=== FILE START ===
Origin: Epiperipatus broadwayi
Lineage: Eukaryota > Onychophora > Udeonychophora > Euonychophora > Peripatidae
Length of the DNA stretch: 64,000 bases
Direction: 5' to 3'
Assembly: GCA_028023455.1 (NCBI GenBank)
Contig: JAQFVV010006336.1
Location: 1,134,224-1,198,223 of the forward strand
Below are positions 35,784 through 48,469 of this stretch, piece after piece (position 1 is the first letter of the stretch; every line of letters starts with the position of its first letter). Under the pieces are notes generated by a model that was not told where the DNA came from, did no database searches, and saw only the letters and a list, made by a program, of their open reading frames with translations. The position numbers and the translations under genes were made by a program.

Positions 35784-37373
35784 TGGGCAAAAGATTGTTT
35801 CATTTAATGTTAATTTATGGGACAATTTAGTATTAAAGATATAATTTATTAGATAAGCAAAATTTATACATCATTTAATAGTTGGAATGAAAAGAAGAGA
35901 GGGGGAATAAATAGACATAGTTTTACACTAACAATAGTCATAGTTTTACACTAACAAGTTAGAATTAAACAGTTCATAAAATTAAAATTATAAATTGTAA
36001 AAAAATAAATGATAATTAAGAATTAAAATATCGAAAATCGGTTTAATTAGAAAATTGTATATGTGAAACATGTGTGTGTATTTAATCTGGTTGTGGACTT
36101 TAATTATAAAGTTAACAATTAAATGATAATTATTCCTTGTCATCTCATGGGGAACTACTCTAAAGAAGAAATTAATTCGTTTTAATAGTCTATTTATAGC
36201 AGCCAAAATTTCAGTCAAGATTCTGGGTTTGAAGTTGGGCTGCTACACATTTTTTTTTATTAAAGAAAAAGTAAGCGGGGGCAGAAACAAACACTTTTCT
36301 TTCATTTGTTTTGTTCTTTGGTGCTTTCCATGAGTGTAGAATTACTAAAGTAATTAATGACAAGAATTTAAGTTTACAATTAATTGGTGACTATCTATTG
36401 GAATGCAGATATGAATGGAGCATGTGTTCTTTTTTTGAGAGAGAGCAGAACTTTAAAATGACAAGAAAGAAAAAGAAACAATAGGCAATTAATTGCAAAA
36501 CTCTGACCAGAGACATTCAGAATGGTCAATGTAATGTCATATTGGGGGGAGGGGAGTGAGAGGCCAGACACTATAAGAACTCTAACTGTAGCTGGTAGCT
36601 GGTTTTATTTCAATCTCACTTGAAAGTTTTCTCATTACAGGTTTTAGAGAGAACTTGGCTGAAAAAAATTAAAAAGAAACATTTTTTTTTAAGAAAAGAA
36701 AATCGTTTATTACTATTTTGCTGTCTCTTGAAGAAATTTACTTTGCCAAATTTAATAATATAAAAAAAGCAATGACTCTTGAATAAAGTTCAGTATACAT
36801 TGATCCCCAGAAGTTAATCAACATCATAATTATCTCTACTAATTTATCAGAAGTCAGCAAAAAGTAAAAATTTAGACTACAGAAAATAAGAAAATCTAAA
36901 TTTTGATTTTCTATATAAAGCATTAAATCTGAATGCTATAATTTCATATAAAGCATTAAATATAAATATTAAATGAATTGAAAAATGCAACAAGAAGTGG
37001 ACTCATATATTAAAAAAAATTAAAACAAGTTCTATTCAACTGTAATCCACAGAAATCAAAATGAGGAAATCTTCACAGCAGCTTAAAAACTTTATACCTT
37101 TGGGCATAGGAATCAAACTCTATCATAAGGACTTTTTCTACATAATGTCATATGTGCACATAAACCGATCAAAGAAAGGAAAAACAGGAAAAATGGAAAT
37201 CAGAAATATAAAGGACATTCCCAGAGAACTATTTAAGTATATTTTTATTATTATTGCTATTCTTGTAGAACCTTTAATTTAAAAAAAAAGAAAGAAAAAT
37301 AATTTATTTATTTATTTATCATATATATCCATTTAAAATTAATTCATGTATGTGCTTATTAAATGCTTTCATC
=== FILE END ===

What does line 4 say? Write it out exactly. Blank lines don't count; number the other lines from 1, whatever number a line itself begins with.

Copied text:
Direction: 5' to 3'